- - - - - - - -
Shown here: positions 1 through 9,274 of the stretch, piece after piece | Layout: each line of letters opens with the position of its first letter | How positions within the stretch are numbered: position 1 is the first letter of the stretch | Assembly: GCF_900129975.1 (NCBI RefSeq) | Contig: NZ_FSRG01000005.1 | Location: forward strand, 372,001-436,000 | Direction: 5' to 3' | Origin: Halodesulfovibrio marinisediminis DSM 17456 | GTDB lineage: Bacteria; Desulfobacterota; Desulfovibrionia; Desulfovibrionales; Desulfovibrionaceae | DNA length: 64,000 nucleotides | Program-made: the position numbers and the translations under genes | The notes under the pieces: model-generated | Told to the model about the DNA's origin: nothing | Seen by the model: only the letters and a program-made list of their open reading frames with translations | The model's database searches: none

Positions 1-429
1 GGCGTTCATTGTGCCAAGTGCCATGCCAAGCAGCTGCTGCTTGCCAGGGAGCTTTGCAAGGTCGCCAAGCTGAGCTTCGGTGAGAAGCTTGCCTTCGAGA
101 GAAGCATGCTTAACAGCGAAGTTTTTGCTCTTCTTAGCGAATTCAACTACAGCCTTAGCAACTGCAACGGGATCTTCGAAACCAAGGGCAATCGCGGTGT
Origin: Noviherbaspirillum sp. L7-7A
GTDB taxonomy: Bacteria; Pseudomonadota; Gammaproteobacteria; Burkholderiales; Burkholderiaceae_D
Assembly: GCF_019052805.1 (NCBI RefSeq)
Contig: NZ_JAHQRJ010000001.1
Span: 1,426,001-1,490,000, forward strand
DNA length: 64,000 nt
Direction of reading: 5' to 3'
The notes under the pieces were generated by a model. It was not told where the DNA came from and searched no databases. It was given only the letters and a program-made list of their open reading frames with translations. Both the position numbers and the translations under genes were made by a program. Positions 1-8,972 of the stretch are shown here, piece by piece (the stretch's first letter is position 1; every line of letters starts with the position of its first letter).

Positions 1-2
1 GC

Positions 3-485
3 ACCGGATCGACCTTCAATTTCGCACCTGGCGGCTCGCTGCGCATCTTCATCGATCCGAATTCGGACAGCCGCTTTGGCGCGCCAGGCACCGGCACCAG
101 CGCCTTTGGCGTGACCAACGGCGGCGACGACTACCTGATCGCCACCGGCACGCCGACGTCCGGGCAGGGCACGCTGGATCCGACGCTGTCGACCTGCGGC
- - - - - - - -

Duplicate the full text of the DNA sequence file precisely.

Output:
Shown here: positions 1 through 9,274 of the stretch, piece after piece | Layout: each line of letters opens with the position of its first letter | How positions within the stretch are numbered: position 1 is the first letter of the stretch | Assembly: GCF_900129975.1 (NCBI RefSeq) | Contig: NZ_FSRG01000005.1 | Location: forward strand, 372,001-436,000 | Direction: 5' to 3' | Origin: Halodesulfovibrio marinisediminis DSM 17456 | GTDB lineage: Bacteria; Desulfobacterota; Desulfovibrionia; Desulfovibrionales; Desulfovibrionaceae | DNA length: 64,000 nucleotides | Program-made: the position numbers and the translations under genes | The notes under the pieces: model-generated | Told to the model about the DNA's origin: nothing | Seen by the model: only the letters and a program-made list of their open reading frames with translations | The model's database searches: none

Positions 1-429
1 GGCGTTCATTGTGCCAAGTGCCATGCCAAGCAGCTGCTGCTTGCCAGGGAGCTTTGCAAGGTCGCCAAGCTGAGCTTCGGTGAGAAGCTTGCCTTCGAGA
101 GAAGCATGCTTAACAGCGAAGTTTTTGCTCTTCTTAGCGAATTCAACTACAGCCTTAGCAACTGCAACGGGATCTTCGAAACCAAGGGCAATCGCGGTGT
Origin: Noviherbaspirillum sp. L7-7A
GTDB taxonomy: Bacteria; Pseudomonadota; Gammaproteobacteria; Burkholderiales; Burkholderiaceae_D
Assembly: GCF_019052805.1 (NCBI RefSeq)
Contig: NZ_JAHQRJ010000001.1
Span: 1,426,001-1,490,000, forward strand
DNA length: 64,000 nt
Direction of reading: 5' to 3'
The notes under the pieces were generated by a model. It was not told where the DNA came from and searched no databases. It was given only the letters and a program-made list of their open reading frames with translations. Both the position numbers and the translations under genes were made by a program. Positions 1-8,972 of the stretch are shown here, piece by piece (the stretch's first letter is position 1; every line of letters starts with the position of its first letter).

Positions 1-2
1 GC

Positions 3-485
3 ACCGGATCGACCTTCAATTTCGCACCTGGCGGCTCGCTGCGCATCTTCATCGATCCGAATTCGGACAGCCGCTTTGGCGCGCCAGGCACCGGCACCAG
101 CGCCTTTGGCGTGACCAACGGCGGCGACGACTACCTGATCGCCACCGGCACGCCGACGTCCGGGCAGGGCACGCTGGATCCGACGCTGTCGACCTGCGGC